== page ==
"A Vote for Romney Is a Vote for the LDS Church"
That's the first stupid thing stated in this Patheos article by Warren Cole Smith--and that's just the title.
I'm really not a pugnacious person. So why bother even mentioning this? Because I can politely disagree. And every once in awhile I don't care to be polite. Just because an imperious author gets published doesn't mean he's not still full of it. Case in point:
"Certain qualifications make a candidate unfit to serve. I believe a candidate who either by intent or effect promotes a false and dangerous religion is unfit to serve. Mitt Romney has said it is not his intent to promote Mormonism. Yet there can be little doubt that the effect of his candidacy—whether or not this is his intent—will be to promote Mormonism. A Romney presidency would have the effect of actively promoting a false religion in the world. If you have any regard for the Gospel of Christ, you should care. A false religion should not prosper with the support of Christians. The salvation of souls is at stake.
For me, that alone disqualifies him from my vote. Because Mormons believe in continuing revelation, it is possible that in the future the LDS church will renounce its heretical beliefs and come fully into the fold of orthodox Christianity. Many theologians and church historians believe the church is on such a trajectory. But if that happens, it is an event still well in the future. The Mormon Church of today is, by the lights of biblical evangelical Christianity, a false religion. If Mitt Romney believes what the Mormon Church teaches about the world and how it operates, then he is unfit to serve. We make him our President at great peril to the intellectual and spiritual health of our nation."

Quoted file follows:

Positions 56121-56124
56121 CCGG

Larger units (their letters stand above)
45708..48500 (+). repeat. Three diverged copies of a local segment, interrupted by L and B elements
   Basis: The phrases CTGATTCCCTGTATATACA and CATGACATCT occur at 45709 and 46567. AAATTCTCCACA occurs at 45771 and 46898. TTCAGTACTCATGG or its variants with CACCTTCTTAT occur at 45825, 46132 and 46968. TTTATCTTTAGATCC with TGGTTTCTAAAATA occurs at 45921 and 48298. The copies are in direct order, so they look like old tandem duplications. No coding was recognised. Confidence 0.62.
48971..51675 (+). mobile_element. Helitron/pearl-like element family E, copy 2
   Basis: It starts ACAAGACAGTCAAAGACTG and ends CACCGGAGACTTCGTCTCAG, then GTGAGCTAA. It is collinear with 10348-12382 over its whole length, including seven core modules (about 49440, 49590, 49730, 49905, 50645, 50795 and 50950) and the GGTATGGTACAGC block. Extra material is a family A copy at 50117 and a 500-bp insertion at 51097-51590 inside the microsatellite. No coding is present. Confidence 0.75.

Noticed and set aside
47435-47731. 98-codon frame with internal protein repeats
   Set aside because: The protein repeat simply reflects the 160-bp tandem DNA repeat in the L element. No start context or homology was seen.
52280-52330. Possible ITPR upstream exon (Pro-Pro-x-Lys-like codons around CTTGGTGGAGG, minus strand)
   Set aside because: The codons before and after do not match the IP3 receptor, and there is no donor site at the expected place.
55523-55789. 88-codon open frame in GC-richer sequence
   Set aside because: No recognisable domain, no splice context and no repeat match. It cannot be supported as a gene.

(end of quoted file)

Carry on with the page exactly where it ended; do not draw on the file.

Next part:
Whether one thinks that believing in some or all aspects of Mormonism (or any other religious preference) is dangerous or silly is one thing, but disqualifying an American from service because your perception of their religion is warped is just stupid. It's also unconstitutional--"no religious test"--and ironically un-American.
Romney is not the first Mormon to seek or hold public office. The world still spins and people still believe what they want to believe. A president's religion doesn't change any of that.
The whole argument is ridiculous--especially the implication that it's his Christian duty to oppose Mitt Romney. If you don't like Romney, fine. If you don't like Mormonism, fine. But opposing someone just because of their religion (and saying his/her election determines the salvation of souls) is not only bigoted--it's stupid. Someone ought to kindly inform the author that he's being obtuse.
Wednesday, May 25, 2011
Wednesday, May 18, 2011
Wednesday, May 4, 2011
Now that I've finished my masters degree (commencement is this Saturday), I feel like I can finally breath (this semester's "exit paper" has been grueling) and take notice of the world around me. Today at lunch I happened to look up. I was surprised to see this dark ring around the sun--I've never seen anything like it before.
I'm sure it's not the first of many things I've failed to notice in life by failing to look outside of myself--whether looking around me or up. And maybe its the primary chorister calling I have, but reflecting on this picture of the sun (I snapped it on my phone) made me think of the little song, "Shine On":
1. My light is but a little one,
My light of faith and prayer;
But lo! it glows like God’s great sun,
For it was lighted there.
2. I may not hide my little light;
The Lord has told me so.
’Tis given me to keep in sight,
That all may see it glow.
Shine on, shine on, shine on bright and clear;
Shine on, shine on now the day is here.
Truth is, I haven't particularly felt much like shining lately. My "light of faith and prayer" has diminished somewhat in recent months. There hasn't been any sudden crisis of faith, just an ongoing transition in matters of faith in which things no longer shine as bright and clear as they seemed to in the past. I guess I can relate to that dark ring around the sun. More than ever, I recognize how much I see "through a glass darkly". At least I can still see the light from the darkness.
Tuesday, May 3, 2011
"What I think I wish, and this is just an idea taking form, is that the 'value of the traditional family' was replaced with 'the value of all families'. I feel like a footnote when I get told, after a talk about family roles, that 'Oh, but you’re okay too!' ALL families are valuable. We are all likely working towards the same goals- namely an environment where those we care for, including ourselves, can grow and learn in love, happiness and safety."
Amen, Tracy M. Amen.
Amen, Tracy M. Amen.